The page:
While not critical, the inner surfaces of container 12, which surfaces comprise inner surface 21a of cover 21, inner surface 22a of bottom 22 and inner surface 25a of sides 25, are preferably smooth and substantially without bumps, ridges, cavities or other structural inhomogeneities, thereby minimizing the number of sites upon which crystal growth spontaneously nucleates and increasing the efficiency of the growth of large crystals on seed 10. Surfaces 21a, 22a and 25a may be flat, as is illustrated in FIG. 1 for cylindrical chamber 24. Alternatively, as where chamber 24 is defined by container 21 to be of a geometric shape such as spherical, inner surfaces 21a, 22a and 250 may be curved.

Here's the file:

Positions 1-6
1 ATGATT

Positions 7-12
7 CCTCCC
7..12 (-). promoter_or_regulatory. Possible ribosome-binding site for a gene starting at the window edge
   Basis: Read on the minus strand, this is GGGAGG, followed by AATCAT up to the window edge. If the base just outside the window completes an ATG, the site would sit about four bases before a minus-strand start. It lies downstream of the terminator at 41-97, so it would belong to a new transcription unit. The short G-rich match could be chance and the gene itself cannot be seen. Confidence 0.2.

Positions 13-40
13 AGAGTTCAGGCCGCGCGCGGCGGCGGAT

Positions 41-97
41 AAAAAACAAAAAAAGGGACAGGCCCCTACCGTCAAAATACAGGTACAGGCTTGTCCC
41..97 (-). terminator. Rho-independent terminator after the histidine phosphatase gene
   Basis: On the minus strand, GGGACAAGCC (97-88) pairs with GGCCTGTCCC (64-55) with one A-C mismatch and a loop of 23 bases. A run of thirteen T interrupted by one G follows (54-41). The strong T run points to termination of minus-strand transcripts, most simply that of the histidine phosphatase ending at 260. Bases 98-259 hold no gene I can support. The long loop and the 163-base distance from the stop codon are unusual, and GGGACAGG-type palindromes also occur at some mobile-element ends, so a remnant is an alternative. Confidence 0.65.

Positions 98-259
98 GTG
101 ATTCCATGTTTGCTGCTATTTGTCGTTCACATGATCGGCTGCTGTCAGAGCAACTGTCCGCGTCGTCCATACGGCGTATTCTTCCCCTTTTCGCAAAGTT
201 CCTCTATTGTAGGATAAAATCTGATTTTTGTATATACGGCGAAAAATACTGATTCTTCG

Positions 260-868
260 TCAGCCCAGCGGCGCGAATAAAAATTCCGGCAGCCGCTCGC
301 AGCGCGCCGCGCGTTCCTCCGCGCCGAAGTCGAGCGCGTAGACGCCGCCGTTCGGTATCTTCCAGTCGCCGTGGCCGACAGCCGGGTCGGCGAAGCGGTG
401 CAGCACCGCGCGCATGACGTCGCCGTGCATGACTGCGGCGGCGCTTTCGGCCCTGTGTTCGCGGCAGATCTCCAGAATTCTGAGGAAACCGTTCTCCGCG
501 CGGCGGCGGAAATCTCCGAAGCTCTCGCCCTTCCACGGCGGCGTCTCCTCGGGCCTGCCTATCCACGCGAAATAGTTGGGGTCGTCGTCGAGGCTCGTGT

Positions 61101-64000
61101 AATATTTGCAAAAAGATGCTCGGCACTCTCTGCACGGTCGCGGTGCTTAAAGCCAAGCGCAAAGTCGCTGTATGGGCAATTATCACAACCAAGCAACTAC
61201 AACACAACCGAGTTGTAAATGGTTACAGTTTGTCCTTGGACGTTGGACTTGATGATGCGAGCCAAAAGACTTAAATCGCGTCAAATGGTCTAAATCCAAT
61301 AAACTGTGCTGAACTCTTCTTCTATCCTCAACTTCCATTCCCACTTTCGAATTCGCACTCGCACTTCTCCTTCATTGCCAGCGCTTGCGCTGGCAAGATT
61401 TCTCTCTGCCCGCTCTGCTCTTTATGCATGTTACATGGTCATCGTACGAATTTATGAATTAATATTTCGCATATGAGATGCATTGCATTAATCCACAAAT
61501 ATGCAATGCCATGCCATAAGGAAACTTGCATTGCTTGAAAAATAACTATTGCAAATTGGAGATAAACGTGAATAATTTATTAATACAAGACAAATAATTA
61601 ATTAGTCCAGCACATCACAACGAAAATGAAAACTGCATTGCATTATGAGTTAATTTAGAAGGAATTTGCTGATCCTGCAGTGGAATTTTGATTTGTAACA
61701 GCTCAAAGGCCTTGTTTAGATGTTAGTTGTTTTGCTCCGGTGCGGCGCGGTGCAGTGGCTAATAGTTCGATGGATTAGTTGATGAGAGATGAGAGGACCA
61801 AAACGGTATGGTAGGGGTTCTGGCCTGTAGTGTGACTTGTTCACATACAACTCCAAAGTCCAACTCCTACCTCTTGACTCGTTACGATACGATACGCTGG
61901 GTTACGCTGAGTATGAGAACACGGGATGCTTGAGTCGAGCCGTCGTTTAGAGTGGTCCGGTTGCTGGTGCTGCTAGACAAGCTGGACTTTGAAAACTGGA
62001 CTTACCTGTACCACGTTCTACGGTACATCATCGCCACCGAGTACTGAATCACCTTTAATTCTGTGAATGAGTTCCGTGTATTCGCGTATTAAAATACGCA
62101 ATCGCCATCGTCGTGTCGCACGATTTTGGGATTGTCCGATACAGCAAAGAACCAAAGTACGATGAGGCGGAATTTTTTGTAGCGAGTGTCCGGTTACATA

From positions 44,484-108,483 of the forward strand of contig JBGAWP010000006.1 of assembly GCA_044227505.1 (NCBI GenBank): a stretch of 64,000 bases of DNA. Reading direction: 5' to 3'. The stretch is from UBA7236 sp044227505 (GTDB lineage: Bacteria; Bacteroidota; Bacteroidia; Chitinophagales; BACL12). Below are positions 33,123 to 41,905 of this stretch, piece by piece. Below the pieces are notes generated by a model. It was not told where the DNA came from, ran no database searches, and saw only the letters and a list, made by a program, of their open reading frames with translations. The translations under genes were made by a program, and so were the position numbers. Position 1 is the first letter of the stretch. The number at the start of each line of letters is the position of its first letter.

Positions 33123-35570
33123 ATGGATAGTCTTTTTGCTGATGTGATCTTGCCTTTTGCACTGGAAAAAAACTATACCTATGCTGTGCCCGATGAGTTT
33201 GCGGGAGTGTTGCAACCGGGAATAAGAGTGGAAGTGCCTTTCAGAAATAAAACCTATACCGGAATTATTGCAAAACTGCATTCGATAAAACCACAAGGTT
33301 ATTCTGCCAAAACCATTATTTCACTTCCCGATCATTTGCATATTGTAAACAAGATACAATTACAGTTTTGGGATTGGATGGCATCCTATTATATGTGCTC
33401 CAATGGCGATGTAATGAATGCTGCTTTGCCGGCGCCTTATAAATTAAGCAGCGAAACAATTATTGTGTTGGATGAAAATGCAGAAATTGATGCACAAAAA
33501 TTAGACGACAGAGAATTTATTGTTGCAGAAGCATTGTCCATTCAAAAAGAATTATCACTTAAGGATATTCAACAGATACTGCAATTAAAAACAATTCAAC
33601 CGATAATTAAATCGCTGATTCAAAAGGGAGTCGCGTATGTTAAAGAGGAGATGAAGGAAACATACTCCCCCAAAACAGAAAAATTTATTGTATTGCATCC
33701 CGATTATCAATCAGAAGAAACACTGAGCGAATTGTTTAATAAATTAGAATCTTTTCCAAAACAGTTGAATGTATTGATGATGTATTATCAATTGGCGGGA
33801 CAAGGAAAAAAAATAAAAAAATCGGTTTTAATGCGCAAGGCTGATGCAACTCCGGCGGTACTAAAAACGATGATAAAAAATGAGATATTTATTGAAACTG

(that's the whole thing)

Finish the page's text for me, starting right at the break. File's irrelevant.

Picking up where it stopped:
Means, indicated generally at 13, for attaching seed to cover 21 may comprise various seed attaching means known to the art, such as, for example, affixing seed 10 by thin wires which are welded to inner surface 21a and which are composed of a material such as platinum, capable of withstanding the temperatures employed and non-reactive with components of the flux. Apertured means 14 is positioned within container 12 so as to allow solvent to contact at least a portion of solid crystal-producing material 16 enclosed in apertured means 14 without simultaneously contacting seed 10. While most efficient use of container 12 would require apertured means 14 to be positioned only in the bottommost portion of container 12, a portion of apertured means 14 may also be positioned in the uppermost portion of container 12 so long as the above constraints are met, i.e. so long as the solvent does not simultaneously contact seed 10 and solids 16 enclosed in apertured means 14.